The thickening of the uterine lining or endometrium is a natural occurrence related to menstruation and pregnancy. It can also be triggered by conditions, such as endometriosis, endometrial hyperplasia and uterine fibroids, that need medical attention, according to Everyday Health.
Throughout the menstrual cycle, the ovaries secrete varying levels of estrogen to prepare the uterus for pregnancy. Upon ovulation or release of the egg, another hormone is secreted, the progesterone, which makes the endometrium even thicker. Without fertilization, the levels of these two hormones will decline, triggering the sloughing off of the lining. The process is accompanied by bleeding, making it thinner and marking the start of a new menstrual cycle, states Everyday Health.
High levels of estrogen coupled with very low amounts of progesterone leads to excessive growth of cells on the uterine lining, according to Healthgrades. Endometrial hyperplasia can also occur as result of taking estrogen hormones without taking progesterone, which causes an imbalance of the two hormones. This can lead to cancer as well.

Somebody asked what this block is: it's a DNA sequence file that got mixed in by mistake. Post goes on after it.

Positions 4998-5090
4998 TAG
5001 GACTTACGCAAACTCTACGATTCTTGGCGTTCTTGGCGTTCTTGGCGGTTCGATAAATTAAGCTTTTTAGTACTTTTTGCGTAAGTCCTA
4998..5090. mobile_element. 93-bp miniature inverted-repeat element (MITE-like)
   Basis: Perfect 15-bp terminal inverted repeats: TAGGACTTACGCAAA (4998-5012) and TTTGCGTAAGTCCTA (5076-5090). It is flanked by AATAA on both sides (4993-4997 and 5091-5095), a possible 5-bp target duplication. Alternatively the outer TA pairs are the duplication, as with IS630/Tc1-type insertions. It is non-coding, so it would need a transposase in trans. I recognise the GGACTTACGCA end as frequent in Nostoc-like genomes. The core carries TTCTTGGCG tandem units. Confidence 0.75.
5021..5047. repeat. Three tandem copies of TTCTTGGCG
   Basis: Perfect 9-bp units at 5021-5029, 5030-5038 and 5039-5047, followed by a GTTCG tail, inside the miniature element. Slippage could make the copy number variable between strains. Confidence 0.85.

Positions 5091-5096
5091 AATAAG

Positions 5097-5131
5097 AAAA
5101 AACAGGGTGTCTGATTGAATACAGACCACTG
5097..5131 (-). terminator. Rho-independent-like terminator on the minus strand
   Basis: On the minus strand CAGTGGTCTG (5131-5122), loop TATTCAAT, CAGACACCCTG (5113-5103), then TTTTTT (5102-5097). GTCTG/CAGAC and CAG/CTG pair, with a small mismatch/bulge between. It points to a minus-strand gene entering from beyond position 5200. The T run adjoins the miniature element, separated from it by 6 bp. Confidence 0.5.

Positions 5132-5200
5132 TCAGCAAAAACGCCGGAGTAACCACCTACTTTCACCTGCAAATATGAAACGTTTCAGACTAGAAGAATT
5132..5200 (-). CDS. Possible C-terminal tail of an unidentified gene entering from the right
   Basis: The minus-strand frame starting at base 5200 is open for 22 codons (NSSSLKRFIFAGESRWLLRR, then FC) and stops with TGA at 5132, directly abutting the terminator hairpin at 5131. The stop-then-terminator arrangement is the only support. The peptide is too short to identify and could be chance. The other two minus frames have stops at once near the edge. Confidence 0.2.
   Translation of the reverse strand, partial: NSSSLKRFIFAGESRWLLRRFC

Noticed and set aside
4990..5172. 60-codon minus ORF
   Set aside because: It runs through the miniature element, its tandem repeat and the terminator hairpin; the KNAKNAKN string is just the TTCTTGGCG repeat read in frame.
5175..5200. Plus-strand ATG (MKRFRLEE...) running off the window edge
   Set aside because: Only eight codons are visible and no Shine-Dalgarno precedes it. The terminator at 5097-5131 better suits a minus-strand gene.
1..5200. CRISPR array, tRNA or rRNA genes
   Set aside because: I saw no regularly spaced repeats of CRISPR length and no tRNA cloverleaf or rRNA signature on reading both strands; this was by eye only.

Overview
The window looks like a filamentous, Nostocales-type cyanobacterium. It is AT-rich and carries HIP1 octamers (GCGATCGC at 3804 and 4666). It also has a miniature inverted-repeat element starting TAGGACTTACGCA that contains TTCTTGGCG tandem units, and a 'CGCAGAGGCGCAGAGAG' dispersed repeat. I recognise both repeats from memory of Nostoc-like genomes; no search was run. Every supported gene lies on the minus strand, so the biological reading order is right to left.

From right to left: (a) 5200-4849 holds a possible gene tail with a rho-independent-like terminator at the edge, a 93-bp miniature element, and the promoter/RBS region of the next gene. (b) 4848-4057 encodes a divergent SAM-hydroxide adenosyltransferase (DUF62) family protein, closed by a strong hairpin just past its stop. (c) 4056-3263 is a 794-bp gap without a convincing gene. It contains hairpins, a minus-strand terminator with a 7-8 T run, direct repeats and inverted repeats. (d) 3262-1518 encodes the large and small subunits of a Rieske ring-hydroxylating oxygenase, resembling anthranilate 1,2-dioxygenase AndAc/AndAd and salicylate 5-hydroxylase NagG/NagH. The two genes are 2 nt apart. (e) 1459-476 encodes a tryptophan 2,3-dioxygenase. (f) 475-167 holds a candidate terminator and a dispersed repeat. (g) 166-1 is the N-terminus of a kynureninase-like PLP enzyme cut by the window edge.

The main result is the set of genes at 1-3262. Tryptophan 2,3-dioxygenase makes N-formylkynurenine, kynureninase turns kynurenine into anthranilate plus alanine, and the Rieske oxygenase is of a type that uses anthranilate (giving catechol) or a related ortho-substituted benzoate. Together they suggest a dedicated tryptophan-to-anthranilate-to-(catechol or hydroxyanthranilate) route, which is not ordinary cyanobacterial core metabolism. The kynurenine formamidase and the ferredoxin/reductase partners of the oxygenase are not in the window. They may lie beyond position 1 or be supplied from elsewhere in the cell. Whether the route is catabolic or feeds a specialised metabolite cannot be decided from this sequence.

Risk factors for uterine line thickening include polycystic ovarian syndrome, a disorder that affects the levels of hormones in women; obesity; diabetes; and menopause, reports Healthgrades. Tracking menstrual periods, keeping diabetes under control and losing weight if overweight help to reduce the chances of endometrial hyperplasia. Taking birth control pills and, with the help of doctor, undertaking hormone replacement therapy may help as well.
Signs and symptoms include missed menstrual periods, acne, heavy bleeding during menstruation and bleeding between periods, notes Healthgrades. Other symptoms include hot flashes, tenderness of the vagina, dry vagina and mood swings. Rapid pulse, extreme abdominal pain, loss of consciousness and fainting require immediate medical attention.